Sweetgrass Screen 4 articles



Sweetgrass Poster
  • The dominant sound throughout SWEETGRASS is the clanging of the cowbells hung around the sheep’s necks, along with the rush of a nearby stream. Over time it becomes maddening, but it is necessary to enter the shared lifeworld of the cowboys and sheep, to understand the symbiosis that allows them all to partake in a ritualized existence.

  • The beginning fascination with the spectacularly craggy, sculptural topography, shifts invisibly to a deliberate focus on the pure strangeness of a sheep herd's resemblance to other natural patterns, from avalanches and the sliding sands on a dune to the steady train of ants on the move. A beauty consumes the screen; the scientifically observed morphs into art.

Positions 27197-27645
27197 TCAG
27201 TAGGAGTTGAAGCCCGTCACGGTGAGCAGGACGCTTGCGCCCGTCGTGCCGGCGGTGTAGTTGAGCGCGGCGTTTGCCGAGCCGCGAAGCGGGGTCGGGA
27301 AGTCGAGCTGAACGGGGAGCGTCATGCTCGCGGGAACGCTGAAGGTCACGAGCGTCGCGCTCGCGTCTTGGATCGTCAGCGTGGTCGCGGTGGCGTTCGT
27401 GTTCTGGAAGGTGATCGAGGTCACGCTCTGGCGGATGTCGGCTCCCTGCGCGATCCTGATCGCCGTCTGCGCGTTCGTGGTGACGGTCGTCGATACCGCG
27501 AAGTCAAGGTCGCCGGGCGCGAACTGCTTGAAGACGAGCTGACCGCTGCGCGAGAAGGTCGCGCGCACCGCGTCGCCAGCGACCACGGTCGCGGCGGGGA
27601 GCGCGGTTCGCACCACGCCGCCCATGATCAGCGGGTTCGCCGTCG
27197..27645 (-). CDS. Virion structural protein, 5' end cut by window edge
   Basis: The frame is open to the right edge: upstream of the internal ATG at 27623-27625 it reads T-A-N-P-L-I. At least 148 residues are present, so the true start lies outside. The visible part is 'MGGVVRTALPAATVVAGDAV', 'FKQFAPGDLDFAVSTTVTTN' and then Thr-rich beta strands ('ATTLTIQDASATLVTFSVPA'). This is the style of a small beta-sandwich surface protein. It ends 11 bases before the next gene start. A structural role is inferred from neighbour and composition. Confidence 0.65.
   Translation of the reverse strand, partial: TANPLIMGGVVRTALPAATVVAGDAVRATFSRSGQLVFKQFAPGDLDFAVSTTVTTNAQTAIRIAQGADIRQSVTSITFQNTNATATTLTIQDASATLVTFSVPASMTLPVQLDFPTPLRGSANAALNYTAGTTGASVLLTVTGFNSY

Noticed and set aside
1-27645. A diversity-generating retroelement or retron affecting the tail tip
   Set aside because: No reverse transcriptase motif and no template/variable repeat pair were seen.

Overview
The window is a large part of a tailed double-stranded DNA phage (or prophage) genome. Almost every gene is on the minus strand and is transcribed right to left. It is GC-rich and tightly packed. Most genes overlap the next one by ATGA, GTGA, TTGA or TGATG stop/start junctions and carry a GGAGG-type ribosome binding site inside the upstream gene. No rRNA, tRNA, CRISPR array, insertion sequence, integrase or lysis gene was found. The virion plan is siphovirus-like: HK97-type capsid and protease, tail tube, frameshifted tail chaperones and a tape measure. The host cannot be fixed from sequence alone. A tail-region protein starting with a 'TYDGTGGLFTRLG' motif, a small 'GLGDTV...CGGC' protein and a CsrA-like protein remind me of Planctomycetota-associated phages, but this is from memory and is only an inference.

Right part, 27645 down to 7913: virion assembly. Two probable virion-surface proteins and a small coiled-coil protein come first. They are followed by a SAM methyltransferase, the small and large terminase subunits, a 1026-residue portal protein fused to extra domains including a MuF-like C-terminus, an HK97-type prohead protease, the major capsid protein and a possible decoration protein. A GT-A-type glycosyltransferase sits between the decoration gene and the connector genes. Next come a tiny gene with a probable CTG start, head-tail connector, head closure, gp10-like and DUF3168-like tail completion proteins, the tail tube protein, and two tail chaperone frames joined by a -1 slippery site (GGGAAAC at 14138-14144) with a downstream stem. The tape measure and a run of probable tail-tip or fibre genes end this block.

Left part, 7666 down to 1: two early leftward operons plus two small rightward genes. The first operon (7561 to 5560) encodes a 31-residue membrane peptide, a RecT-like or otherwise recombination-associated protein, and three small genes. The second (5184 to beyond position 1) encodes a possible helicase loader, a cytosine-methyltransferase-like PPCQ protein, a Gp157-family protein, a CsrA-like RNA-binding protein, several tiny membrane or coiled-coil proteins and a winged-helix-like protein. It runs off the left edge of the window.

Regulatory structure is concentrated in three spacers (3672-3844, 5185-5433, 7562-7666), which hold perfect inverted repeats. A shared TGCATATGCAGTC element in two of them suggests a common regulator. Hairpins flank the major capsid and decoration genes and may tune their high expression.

• The inclusion of sync-sound from radio mikes in shots where the subject is a mile or more away from the camera provides an estranging sense of entering into a sheepherder’s stream of consciousness, eavesdropping on semi-verbal monologues to himself, a horse, a sheep. This occasionally jarring and paradoxical relationship between the immensity of the seen world and intimacy of the heard mouth and throat is among the film’s most memorable qualities.

  • Sweetgrass follows a long line of documentary films focused on cultural practices on the decline in a world of global capital and accelerated technological development. But through thoughtful cinematography and sound design, the directors avoid romanticizing the sheepherders and their business, while dutifully presenting the awesomeness of the Montana backcountry and the remarkable spectacle of 3,000 sheep.

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